Snakes and crocodiles add to fears of villagers sleeping in muddy wasteland

Click to follow
The Independent Online

It's the first thing you see before you reach the ruins of the village: hundreds or people huddled together, trying to sleep on a muddy expanse of waste ground.

It's the first thing you see before you reach the ruins of the village: hundreds or people huddled together, trying to sleep on a muddy expanse of waste ground.

They sleep out here because this is the furthest point from the sea in Chidambaram. Almost none of the houses are fit to live in any more. Some were swept away by the tsunami, others are on the point of collapse. But no one has brought any shelter for the survivors here. There are no tents, not even a flimsy piece of tarpaulin.

The ground they lie on is a mix of mud and sand. The nights are hot but they huddle close together. Mothers with broken-looking eyes keep their children close. This is not a good place to be on your own at night. There are snakes and crocodiles, and robbers out after dark - not that these people have anything left to steal.

Vanmethi looks after her three sisters. She is just 13 years old but she is all they have left now. The girls' parents were both killed in the tsunami. So were their aunts and uncles.

Vanmethi does not have time to grieve. She must be a mother to her sisters, Sohandravlai, seven, Jayanthi, four, and Adilaskhmi, three. There is no refuge for orphans here. No one has come from the government to offer them a place in an orphanage.

These are the forgotten victims. While aid has been rushed to the worst hit towns, here in the remote fishing villages it seems it is taking forever to arrive. There is no clean drinking water here. Every three days a tanker arrives with water for washing only. Except nobody washes here because they only get enough water to drink, and there is no other water. Every day the temperature hovers around 30C.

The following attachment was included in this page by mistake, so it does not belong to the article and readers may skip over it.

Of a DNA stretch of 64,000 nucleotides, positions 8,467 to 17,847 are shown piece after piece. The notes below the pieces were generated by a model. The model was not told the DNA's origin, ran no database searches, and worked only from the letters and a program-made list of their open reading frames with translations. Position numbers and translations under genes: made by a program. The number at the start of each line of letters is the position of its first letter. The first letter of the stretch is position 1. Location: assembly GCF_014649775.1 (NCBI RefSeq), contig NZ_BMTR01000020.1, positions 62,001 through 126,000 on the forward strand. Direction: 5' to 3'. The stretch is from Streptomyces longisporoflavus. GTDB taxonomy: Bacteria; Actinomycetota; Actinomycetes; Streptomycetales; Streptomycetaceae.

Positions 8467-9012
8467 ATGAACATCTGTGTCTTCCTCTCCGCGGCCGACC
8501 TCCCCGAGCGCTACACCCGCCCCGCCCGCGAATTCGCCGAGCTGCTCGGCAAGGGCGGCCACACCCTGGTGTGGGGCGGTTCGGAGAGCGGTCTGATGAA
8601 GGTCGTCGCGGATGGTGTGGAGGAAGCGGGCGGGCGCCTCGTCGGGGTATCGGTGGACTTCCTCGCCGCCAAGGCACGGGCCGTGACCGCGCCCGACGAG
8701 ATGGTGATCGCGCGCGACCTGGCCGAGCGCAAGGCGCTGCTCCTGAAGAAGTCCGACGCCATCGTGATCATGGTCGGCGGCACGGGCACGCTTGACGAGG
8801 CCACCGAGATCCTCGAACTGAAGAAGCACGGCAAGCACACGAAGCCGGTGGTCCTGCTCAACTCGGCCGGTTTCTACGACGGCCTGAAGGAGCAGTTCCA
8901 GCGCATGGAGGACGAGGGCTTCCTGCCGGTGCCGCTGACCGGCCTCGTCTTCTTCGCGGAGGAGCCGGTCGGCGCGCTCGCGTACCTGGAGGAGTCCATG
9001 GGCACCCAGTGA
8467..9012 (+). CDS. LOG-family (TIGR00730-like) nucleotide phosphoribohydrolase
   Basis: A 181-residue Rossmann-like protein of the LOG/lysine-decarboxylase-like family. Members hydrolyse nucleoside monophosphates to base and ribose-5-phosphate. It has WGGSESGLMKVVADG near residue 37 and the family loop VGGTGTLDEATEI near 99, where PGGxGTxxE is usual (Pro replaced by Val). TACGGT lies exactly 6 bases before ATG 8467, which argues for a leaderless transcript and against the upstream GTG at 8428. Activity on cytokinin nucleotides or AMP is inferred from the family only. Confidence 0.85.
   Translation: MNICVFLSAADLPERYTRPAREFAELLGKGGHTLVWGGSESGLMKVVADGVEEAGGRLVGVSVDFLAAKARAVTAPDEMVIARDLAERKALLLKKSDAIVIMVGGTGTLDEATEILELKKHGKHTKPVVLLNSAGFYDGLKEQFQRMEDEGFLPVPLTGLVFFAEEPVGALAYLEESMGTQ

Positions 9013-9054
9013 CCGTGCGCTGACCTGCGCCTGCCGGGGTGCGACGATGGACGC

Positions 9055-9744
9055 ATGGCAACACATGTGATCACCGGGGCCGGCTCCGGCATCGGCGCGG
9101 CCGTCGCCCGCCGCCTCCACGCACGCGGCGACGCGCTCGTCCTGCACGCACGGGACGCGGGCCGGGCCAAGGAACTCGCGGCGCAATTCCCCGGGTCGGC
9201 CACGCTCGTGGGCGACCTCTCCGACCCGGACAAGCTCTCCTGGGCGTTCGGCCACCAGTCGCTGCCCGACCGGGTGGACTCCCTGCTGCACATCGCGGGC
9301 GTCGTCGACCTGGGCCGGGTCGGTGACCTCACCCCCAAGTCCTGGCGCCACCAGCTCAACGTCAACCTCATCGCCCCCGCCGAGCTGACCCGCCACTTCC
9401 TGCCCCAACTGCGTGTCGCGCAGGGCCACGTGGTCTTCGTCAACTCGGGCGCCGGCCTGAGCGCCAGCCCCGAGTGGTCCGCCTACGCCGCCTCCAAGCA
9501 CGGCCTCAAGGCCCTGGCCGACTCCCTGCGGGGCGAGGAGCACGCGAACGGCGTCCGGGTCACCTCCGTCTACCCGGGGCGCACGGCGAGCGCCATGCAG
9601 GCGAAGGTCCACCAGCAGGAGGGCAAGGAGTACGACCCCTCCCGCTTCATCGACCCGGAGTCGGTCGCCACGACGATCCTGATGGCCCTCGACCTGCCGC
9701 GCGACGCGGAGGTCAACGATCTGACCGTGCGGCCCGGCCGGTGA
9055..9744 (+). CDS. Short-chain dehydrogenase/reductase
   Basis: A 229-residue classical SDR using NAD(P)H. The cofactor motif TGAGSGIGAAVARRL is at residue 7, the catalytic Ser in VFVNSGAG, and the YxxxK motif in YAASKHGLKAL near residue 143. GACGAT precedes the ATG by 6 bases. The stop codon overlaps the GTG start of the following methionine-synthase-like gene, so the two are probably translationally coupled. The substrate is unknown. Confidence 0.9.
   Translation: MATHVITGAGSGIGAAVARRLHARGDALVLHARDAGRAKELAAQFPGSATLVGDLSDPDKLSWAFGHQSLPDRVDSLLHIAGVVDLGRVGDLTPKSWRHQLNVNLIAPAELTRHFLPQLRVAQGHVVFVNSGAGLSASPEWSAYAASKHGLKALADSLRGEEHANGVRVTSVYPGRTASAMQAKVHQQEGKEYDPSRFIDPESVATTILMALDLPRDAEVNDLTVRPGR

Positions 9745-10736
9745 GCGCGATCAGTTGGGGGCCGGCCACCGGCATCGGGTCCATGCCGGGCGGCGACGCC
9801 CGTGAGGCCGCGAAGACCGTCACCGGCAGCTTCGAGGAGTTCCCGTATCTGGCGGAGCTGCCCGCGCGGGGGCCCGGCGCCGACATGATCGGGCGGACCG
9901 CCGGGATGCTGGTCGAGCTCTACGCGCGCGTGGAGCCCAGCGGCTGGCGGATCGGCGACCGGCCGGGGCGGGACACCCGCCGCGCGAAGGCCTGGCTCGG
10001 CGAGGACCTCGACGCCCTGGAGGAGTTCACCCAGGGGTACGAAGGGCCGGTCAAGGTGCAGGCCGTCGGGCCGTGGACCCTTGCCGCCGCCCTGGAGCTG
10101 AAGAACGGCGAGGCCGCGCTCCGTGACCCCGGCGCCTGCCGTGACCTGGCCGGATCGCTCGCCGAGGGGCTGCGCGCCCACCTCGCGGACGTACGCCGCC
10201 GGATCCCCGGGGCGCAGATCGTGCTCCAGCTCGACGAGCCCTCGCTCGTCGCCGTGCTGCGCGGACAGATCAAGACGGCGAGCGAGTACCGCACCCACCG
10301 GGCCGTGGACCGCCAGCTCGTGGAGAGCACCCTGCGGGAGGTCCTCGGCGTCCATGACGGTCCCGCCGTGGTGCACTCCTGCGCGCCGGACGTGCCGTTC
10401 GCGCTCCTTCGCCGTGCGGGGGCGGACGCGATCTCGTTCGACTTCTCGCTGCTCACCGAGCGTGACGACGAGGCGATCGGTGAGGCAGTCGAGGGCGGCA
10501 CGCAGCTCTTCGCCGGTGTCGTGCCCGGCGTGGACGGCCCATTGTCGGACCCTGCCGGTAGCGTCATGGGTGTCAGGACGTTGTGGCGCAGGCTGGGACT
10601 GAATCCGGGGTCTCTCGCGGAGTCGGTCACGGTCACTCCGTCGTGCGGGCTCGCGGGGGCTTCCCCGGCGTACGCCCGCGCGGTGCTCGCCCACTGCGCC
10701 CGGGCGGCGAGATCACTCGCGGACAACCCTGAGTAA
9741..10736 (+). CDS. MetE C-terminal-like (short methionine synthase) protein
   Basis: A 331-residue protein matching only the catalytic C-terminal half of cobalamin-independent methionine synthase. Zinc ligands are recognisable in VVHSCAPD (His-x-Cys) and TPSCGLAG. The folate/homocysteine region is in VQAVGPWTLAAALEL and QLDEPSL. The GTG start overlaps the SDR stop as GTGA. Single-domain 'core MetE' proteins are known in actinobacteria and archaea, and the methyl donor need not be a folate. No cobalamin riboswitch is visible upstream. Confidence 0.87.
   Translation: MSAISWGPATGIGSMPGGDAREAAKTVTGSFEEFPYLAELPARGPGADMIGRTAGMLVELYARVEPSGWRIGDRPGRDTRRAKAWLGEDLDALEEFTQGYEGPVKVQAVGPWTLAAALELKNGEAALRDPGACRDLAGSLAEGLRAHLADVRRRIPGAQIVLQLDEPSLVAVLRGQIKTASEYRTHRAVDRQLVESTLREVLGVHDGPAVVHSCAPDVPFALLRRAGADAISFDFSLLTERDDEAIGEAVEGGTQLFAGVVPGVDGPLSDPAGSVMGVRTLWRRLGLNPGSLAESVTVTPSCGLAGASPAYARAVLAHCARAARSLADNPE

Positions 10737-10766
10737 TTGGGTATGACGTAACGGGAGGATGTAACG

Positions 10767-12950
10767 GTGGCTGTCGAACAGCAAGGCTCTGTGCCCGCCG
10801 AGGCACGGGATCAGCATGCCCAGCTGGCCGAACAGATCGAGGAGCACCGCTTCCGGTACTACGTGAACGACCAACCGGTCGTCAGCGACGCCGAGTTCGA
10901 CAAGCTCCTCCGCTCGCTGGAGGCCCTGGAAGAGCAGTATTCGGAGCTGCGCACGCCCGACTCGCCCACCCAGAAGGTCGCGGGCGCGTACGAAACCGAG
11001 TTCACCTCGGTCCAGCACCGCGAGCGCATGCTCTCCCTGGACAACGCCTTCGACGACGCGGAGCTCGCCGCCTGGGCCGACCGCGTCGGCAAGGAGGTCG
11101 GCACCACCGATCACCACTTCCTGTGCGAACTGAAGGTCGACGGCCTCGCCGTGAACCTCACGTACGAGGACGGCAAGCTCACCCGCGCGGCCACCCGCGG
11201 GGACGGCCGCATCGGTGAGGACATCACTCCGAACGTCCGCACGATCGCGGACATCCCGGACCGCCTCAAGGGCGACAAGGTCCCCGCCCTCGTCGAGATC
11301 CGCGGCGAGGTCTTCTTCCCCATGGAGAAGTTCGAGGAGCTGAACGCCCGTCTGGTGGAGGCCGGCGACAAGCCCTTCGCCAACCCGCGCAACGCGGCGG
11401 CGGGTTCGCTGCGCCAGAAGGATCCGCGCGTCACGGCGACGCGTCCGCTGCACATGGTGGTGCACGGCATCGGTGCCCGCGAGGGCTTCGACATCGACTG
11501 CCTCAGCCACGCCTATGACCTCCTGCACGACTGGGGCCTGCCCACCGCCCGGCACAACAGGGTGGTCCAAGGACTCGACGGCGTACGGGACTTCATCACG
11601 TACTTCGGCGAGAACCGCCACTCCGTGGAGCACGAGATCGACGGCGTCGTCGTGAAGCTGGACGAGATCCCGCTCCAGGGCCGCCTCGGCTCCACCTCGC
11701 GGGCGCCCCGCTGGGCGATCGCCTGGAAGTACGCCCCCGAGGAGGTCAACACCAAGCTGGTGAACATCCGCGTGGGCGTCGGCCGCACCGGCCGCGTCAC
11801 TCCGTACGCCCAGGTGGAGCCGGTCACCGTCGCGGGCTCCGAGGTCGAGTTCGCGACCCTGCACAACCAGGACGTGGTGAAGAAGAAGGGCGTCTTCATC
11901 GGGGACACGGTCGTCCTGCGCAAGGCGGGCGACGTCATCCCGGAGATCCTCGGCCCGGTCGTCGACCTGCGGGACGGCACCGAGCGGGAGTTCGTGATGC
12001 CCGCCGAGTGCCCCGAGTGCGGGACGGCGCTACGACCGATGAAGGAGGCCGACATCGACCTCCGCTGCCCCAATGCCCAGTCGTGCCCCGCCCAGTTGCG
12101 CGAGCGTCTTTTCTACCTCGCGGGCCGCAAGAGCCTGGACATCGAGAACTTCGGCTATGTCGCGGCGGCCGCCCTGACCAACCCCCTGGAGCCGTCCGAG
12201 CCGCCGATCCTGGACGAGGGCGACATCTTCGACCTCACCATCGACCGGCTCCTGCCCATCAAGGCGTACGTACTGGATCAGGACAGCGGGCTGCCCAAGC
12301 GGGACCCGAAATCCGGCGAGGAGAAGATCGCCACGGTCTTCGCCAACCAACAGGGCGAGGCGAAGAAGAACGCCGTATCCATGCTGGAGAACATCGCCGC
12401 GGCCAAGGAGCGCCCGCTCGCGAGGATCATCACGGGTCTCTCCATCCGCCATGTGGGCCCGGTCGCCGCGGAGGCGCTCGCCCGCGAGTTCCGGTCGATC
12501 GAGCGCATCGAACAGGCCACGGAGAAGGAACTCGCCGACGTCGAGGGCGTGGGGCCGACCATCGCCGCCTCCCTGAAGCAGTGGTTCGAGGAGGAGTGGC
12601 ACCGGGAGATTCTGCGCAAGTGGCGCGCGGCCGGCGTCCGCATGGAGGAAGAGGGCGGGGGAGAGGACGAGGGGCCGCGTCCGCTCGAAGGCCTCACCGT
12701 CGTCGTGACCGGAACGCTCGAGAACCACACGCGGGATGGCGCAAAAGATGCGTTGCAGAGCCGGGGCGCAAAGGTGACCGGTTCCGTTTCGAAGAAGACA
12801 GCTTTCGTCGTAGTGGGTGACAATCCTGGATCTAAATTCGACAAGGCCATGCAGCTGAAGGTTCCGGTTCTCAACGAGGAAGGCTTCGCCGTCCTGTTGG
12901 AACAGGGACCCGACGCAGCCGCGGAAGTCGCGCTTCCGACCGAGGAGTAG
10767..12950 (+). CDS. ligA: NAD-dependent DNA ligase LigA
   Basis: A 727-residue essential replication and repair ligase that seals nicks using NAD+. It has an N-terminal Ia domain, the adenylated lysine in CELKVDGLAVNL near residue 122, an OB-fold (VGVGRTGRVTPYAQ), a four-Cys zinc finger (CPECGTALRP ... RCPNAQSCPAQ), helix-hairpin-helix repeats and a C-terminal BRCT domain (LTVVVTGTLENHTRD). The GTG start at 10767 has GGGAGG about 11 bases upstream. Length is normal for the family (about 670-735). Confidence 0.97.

Venmethi and her sisters spend their days in their ruined little house. There is nothing left inside and the house looks as if it may collapse at any moment. It's too risky to spend the nights here, so the girls sleep out on the waste ground with everyone else.

They were in this house when the tsunami came. They heard the noise of the wave and ran, but their parents, who were by the water waiting for the fishing boats to come in, were killed.

There are 74 orphans here. We know because a local businessman, Kananadi, has kept meticulous records. Figures like these aren't available from the government. From his records, we know that 102 people died here, and 385 houses were destroyed.

"The government is only doing 10 per cent of the work of helping people," he says. "Water is the main problem. We get food, but not from the government. NGOs are distributing food, but it's only enough to eat twice a day."

In Chidambaram night is drawing in. The people huddle together. They will have to go on helping each other. There is no one else to look after them.

Comments